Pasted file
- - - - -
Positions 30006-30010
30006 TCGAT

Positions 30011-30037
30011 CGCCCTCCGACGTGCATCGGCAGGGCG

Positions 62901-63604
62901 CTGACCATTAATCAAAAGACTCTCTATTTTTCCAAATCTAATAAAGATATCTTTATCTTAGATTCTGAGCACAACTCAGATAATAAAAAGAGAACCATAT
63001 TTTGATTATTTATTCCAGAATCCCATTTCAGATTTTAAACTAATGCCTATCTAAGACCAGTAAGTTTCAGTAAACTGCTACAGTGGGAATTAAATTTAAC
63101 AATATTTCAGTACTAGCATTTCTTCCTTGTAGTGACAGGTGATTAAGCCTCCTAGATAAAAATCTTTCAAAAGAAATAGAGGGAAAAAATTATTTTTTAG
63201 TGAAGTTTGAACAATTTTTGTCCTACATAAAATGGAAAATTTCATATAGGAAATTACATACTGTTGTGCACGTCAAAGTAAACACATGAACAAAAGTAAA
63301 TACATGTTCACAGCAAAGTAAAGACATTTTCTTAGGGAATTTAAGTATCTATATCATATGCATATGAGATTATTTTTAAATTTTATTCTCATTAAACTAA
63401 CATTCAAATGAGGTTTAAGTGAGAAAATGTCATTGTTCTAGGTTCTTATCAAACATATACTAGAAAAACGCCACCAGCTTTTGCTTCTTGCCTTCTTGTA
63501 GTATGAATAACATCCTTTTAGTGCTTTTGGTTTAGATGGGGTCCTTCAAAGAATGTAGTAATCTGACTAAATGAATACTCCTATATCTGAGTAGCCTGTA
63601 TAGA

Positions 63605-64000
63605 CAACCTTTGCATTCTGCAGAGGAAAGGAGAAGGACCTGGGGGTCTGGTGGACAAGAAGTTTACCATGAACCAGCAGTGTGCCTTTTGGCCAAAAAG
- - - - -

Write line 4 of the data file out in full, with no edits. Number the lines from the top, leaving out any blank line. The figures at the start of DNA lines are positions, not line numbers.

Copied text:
30011 CGCCCTCCGACGTGCATCGGCAGGGCG